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THE PARRY BUILDING OR HICKS HOUSE

Submitted and published in the Langhorne Ledger by Sally Valone of the Historic Langhorne Association

  On April 4, 1780, Edward Hicks, son of Isaac & Catherine Hicks was born in Langhorne in the house his grandfather Gilbert Hicks, built of bricks brought from England to Four Lanes End in 1763.  The bricks were used as ballast on the ship on it’s journey to this country.  In the attic today you can see the original size of the building with old bricks and wood shingles. The low cedar roof is still visible today.  The roof line of most of the original house remains today at the northeast corner of the Parry Building – across from Langhorne Hotel and the Community House (Richardson House). 

Edward Hicks, the Peaceable Kingdom artist spent most of his life in Newtown, but he learned painting when he was apprenticed to a carriage maker in Hulmeville.  The Parry Building is still referred to as The Hicks House. 

Gilbert Hicks was a wealthy man. He bought the land between today’s Bellevue Ave. beyond Route  413 to Cherry Street for his house.  The Revolution revised his future.  “Gilbert Hicks was  an ardent Tory”, according to an old newspaper account.  After the Declaration of Independence in his capacity of High Sheriff, he opened court in the name of the King.  This offended patriotic citizens, and fearing for his life he escaped to Nova Scotia.  Gilbert’s son, Isaac purchased his father’s house when it was put up for Sheriff Sale.  Neglecting to make payments he lost the house which was then acquired by William Goforth, an early developer. William Goforth’s plan for subdividing did not succeed, and then James Flowers bought the Hicks House with 6 acres. 

In 1889 Pierson Mitchell, the executor of James Flowers’ estate conveyed the property to Joshua Tomlinson.  Tomlinson in turn sold it two years later to William Blakely Parry, a descendant of Thomas Parry who came to this country from Wales in 1694. 

William Parry lived in the Langhorne area all his life and worked with his father in a coal and lumber business at the foot of Langhorne Hill, near the train station. By 1901 he was well established in a prosperous fire insurance business and purchased the Hicks House from which he ran his business.  He moved with his wife and two children into a new three-story stone house at Station and Prospect Avenues in Langhorne Manor. Parry constructed the first telephone line and organized the Langhorne trolley company.  Before moving his insurance business into the Parry building, he remodeled it, adding a wing parallel to Bellevue Ave. and store windows facing Maple Avenue.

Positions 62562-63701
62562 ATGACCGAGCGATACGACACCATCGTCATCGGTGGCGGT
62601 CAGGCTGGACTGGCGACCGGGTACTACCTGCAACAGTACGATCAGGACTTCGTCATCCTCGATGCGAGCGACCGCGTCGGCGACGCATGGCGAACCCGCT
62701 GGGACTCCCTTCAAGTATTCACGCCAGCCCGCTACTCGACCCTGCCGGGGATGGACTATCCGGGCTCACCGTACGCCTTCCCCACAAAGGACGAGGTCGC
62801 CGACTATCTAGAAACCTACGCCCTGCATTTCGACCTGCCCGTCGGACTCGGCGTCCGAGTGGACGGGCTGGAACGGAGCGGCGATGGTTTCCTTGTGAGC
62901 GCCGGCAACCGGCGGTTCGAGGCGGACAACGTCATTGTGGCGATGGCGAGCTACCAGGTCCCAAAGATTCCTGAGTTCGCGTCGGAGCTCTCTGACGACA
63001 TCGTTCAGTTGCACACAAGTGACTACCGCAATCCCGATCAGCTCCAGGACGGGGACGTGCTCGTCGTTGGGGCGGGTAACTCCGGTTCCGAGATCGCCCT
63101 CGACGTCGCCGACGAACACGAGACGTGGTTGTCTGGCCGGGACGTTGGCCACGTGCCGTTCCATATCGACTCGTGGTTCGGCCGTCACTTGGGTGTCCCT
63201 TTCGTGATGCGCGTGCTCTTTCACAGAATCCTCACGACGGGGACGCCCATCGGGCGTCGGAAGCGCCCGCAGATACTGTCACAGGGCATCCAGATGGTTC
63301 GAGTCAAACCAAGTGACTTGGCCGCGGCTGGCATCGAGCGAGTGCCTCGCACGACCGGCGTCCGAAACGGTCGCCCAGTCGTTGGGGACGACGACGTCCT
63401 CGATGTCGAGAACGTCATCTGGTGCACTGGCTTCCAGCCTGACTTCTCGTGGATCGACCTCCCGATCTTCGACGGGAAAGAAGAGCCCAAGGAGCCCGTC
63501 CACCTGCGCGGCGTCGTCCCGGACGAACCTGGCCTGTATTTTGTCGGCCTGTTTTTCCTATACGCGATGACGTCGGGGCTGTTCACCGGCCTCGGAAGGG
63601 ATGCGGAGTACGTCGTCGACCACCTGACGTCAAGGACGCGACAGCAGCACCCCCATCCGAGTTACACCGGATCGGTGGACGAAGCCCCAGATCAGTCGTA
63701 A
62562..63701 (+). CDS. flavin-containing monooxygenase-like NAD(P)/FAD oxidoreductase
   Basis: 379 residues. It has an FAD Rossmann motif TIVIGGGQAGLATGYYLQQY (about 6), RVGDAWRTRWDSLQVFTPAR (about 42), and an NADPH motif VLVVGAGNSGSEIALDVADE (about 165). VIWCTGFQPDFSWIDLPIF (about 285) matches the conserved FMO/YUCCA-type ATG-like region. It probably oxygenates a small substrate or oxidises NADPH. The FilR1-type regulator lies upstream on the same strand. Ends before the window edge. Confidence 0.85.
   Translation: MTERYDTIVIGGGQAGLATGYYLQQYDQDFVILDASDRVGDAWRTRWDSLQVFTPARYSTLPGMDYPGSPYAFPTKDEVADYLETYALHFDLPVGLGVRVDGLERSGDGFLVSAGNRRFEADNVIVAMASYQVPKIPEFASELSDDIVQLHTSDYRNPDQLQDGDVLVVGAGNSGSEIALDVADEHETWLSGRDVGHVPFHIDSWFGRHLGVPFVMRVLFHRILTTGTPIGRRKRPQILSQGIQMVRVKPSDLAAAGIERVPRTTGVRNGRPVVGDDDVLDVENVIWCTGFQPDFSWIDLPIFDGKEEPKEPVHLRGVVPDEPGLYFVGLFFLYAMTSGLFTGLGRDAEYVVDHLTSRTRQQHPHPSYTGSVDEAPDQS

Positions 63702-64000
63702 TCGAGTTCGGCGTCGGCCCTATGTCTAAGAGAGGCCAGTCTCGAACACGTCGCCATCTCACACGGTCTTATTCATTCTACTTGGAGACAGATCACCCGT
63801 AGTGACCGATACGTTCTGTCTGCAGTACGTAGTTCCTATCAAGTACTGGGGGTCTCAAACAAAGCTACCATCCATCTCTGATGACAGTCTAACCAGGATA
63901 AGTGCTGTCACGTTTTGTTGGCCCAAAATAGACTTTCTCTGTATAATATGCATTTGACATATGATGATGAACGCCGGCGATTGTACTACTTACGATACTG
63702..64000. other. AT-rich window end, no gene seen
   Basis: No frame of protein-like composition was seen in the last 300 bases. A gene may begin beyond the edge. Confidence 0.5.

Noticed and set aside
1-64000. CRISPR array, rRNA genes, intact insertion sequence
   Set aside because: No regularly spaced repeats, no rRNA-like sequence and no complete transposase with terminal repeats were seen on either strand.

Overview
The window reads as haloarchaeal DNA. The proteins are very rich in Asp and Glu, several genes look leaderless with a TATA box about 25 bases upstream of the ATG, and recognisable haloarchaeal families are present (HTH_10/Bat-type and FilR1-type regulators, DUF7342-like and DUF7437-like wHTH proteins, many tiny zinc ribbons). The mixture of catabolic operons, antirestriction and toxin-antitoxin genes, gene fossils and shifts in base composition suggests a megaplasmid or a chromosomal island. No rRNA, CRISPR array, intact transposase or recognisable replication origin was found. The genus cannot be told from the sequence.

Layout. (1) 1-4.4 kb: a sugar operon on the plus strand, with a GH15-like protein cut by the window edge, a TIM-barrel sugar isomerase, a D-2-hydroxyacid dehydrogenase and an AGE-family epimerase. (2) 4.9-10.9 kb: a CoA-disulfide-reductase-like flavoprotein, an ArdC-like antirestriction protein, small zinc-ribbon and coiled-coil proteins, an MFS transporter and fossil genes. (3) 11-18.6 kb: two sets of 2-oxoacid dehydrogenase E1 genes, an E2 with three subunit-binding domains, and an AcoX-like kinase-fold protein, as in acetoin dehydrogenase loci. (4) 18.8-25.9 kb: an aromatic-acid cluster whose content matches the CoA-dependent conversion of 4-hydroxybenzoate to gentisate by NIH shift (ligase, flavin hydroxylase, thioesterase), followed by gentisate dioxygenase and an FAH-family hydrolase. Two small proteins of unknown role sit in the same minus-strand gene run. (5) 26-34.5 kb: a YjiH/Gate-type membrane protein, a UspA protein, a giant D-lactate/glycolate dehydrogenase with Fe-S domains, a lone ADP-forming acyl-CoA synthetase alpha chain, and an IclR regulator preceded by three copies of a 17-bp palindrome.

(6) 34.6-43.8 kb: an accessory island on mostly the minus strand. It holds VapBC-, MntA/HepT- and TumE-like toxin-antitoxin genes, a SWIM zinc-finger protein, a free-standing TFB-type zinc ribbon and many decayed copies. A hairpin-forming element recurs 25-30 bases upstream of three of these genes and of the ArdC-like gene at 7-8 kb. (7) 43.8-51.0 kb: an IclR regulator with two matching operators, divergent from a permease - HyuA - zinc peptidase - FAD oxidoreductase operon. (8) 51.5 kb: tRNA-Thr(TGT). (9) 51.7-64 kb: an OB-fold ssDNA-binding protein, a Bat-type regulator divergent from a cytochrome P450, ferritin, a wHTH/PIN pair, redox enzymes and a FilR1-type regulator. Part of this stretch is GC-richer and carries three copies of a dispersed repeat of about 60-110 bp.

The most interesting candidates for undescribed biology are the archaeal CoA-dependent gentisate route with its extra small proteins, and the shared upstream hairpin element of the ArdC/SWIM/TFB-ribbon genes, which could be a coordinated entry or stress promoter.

In 1903 the building changed hands again to George Tomlinson.  W. H. Vivian opened a restaurant and Taylor Praul used one of the stores for the Langhorne Transportation Company while residing in the dwelling above the store.  William Parry’s son, Henry purchased it in 1920 and began a major remodeling project.  It was transformed into a spacious 8 store-21 office complex plus two dwellings.

The 20th century saw a constant array of stores: Webb Dry Goods Store became Nangle’s when Judy Nangle Sloan’s mom (who worked at Webb’s) and her dad, Cliff  bought the store.  You could find anything imaginable there from cards and gifts to clothes and notions. At one time the building also held  Woolman’s  produce store, an American Store grocery, a dress shop, restaurants, a notions store, dentists, doctors and lawyer’s office, The Langhorne Cut Rate Pharmacy. Today, it is home to Leck’s Exterminators, Hicks House Cleaners, Mac’s Place, J. deSousa tailors, and The Langhorne Coffee House. Just recently, Mayor Blaydon performed a wedding ceremony at the Langhorne Coffee House when two customers who met there decided to get married. I would venture to say this building has been home to more business than any other in historic Langhorne.


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